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Ascentis ES Cyano – A New “Extra Stable” Cyano Phase Shown as a Confirmatory Column for US EPA Method 8330

By: Carmen T. Santasania, Wendy Roe, Michael Buchanan, Reporter US Volume 28

Carmen T. Santasania, Wendy Roe and Michael Buchanan

carmen.santasania@sial.com

Introduction

Military installations and armament manufacturers have experienced closures in the last several years due to non-proliferation treaties and disarmament agreements. These closures have forced the military and environmental regulators to closely examine the explosive materials left behind in water, soil and sediment.

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US EPA Method 8330

The United States Environmental Protection Agency (US EPA) developed Method 8330 (1) for the trace analysis of explosive residues by HPLC with ultraviolet detection (LC-UV). This method is used to identify and determine levels of the explosives shown in Figure 1, and recommends the use of two columns for confirmatory analysis. For instrument calibration, the fourteen analytes are divided in two mixes, termed Mix A and Mix B, with 5-point calibration curves required for both. After calibration, the instrument software combines the retention time and response factor data from both mixes into a single file. The results of the subsequent analyses of sample extracts are then compared to this combined calibration file.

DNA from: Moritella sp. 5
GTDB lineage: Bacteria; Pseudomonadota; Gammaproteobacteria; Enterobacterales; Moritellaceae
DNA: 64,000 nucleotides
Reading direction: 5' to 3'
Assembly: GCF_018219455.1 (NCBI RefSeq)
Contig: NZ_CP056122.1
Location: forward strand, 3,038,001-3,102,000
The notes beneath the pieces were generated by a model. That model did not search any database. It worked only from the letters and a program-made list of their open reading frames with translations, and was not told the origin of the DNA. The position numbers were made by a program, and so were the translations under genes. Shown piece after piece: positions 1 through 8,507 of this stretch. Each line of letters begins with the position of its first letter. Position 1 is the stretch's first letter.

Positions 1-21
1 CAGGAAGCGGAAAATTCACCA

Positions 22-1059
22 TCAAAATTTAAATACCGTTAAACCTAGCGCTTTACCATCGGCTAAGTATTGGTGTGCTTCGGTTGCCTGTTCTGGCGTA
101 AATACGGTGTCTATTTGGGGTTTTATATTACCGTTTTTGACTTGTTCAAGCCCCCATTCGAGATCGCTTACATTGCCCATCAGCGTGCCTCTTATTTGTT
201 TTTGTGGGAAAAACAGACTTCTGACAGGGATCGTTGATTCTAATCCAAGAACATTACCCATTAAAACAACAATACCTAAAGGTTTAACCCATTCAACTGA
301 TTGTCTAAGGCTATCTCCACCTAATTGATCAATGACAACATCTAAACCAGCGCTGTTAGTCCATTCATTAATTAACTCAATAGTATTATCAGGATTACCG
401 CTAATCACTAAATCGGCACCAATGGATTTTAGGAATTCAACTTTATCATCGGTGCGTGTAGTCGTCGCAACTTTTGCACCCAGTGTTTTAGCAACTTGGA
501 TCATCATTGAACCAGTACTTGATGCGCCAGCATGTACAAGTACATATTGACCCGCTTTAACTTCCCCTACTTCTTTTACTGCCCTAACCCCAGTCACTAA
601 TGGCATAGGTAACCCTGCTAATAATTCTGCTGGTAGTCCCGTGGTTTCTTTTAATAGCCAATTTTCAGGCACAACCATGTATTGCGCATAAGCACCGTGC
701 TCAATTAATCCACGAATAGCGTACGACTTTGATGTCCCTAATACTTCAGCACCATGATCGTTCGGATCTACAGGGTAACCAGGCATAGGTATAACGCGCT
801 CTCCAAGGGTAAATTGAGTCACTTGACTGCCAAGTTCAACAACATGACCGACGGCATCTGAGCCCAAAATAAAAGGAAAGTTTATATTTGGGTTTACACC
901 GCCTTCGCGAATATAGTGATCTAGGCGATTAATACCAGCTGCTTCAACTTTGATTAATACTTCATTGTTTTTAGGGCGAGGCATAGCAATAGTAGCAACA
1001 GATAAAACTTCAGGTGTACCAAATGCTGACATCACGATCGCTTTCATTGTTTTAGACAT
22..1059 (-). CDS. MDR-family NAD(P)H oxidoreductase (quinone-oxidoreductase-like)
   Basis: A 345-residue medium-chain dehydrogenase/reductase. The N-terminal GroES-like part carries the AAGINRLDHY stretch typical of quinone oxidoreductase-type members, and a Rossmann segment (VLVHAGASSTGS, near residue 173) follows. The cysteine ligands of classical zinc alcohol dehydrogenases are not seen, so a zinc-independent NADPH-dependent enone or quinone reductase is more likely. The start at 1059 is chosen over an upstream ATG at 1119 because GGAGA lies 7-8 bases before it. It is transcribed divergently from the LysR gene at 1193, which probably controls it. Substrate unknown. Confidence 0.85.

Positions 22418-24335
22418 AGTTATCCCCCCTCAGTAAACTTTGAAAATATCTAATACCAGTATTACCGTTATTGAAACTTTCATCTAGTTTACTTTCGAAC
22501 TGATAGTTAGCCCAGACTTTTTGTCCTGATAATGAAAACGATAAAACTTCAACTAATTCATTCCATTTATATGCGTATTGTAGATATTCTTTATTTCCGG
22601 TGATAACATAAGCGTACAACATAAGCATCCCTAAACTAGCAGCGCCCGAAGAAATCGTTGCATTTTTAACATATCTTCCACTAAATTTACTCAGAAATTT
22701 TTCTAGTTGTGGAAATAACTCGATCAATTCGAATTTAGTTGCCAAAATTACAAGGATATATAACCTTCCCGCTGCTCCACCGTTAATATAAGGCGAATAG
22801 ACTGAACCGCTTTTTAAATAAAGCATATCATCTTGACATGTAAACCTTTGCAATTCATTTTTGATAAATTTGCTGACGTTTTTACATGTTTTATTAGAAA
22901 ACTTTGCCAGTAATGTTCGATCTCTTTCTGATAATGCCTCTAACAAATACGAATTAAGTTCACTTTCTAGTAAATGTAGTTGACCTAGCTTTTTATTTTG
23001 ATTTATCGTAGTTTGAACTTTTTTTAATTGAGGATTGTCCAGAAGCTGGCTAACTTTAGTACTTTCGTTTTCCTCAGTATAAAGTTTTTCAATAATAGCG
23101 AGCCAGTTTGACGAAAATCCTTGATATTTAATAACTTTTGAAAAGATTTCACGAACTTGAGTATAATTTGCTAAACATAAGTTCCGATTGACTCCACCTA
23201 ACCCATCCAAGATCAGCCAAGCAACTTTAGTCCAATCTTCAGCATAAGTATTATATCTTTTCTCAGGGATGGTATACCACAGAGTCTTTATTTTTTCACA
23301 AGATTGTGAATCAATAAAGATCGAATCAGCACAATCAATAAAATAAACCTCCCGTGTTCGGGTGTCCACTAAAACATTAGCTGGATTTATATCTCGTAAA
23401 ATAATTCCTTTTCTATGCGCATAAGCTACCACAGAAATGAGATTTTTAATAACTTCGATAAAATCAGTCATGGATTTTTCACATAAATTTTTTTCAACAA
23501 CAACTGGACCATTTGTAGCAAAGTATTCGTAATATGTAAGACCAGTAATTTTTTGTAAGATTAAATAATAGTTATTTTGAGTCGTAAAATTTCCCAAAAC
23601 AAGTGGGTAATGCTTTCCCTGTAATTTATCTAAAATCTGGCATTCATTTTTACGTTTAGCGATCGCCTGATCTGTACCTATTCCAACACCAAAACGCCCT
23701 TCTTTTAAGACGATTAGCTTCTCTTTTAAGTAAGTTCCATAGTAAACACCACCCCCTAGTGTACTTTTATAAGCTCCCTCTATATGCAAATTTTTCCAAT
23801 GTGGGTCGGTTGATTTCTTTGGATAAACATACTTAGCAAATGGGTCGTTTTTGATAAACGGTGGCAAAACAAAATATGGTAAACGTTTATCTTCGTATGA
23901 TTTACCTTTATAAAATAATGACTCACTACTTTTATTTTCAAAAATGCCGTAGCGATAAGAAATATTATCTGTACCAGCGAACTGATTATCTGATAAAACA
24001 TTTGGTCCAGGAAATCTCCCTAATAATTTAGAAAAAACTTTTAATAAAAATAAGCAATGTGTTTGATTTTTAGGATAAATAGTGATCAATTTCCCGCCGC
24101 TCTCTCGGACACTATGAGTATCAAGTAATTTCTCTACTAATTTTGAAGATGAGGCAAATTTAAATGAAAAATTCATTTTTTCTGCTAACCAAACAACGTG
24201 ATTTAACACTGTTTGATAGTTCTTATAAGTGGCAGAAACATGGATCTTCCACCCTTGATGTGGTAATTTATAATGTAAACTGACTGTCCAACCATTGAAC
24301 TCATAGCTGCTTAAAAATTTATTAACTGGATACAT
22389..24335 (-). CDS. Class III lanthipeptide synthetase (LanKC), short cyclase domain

Figure 1. Explosive Analytes


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Primary (C18) and Confirmatory (Cyano) Columns

Figure 2 shows the analysis of these two mixes on an Ascentis C18 column. Using identical instrument conditions, both mixes were also analyzed on an Ascentis ES cyano column (chromatograms shown in Figure 3). These two columns contain different ligands with their own analyte interactions, resulting in a different selectivity for each column. This differing selectivity is necessary for confirmatory analysis.


Figure 2. Analysis of Explosives on Ascentis C18 using EPA Method 8330 (581325-U)



Figure 3. Analysis of Explosives on Ascentis ES Cyano using EPA Method 8330 (577307-U)



The choice of the Ascentis ES Cyano column to provide alternate selectivity for the explosives is based on π-π and/ or dipole-dipole interaction on a cyano phase (2). The π acidic solutes, such as the nitro-substituted aromatic explosives have been shown to have preferential retention for a cyano phase. (2,3,4). In addition, the method mobile phase of 50:50 water:methanol has been shown to enhance retention on a cyano phase (5).

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Analyte Identification and Quantitation